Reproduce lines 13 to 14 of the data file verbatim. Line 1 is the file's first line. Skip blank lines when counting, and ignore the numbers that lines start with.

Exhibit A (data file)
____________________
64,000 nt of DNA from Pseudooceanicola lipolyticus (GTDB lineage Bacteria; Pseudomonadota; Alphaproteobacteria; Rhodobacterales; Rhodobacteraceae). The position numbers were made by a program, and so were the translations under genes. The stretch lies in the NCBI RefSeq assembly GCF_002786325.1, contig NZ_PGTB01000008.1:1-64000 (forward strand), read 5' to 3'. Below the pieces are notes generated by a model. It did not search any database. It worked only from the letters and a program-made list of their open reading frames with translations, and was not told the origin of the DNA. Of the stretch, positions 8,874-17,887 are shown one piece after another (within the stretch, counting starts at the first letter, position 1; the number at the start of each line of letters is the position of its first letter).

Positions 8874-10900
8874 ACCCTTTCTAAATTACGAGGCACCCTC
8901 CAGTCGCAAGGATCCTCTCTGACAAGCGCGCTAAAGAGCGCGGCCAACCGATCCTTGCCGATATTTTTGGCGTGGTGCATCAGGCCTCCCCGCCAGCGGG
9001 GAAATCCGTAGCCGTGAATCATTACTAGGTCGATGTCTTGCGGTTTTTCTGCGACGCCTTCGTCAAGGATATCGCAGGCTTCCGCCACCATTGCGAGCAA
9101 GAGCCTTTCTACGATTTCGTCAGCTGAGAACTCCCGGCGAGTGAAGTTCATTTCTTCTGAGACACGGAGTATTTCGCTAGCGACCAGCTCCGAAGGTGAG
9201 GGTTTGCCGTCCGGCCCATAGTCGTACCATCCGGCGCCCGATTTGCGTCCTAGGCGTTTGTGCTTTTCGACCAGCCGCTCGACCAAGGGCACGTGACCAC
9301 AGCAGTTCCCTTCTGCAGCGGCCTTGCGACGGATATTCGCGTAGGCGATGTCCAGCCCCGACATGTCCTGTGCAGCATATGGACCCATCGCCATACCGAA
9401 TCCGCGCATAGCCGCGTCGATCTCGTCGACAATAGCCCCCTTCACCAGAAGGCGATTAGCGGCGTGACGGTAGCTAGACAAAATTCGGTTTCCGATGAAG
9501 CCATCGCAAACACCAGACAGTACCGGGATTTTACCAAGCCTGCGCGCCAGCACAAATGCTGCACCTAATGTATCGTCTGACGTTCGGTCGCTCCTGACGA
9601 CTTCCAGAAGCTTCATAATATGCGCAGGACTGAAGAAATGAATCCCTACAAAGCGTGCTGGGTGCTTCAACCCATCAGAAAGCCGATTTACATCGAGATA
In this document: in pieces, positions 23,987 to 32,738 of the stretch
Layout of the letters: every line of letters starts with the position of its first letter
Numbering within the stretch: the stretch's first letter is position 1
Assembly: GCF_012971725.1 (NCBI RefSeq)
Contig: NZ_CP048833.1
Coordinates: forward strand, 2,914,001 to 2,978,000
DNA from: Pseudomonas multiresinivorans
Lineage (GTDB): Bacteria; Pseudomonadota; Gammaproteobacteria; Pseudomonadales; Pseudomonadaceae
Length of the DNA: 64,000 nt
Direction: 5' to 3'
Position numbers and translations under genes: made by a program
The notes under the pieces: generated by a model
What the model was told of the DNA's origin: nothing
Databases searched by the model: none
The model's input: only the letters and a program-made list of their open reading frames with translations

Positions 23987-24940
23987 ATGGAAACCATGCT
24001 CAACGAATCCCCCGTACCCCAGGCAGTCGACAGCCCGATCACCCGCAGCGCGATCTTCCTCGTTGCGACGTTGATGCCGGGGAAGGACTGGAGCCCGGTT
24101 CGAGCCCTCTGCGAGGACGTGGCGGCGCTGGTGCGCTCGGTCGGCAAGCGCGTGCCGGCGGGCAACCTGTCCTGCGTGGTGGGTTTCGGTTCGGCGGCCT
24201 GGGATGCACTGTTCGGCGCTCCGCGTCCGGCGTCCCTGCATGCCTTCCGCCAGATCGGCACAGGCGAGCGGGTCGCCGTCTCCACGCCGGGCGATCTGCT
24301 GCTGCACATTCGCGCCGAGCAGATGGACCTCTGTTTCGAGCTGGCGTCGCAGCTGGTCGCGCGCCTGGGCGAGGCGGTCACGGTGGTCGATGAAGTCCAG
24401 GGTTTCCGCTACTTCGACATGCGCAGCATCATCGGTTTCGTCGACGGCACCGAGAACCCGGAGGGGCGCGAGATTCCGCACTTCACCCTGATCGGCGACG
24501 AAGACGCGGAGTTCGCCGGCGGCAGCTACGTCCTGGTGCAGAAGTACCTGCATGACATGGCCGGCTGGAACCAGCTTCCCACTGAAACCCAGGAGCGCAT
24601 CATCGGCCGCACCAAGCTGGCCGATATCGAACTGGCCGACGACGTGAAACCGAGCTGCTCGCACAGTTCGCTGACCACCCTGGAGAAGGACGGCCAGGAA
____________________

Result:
Layout of the letters: every line of letters starts with the position of its first letter
Numbering within the stretch: the stretch's first letter is position 1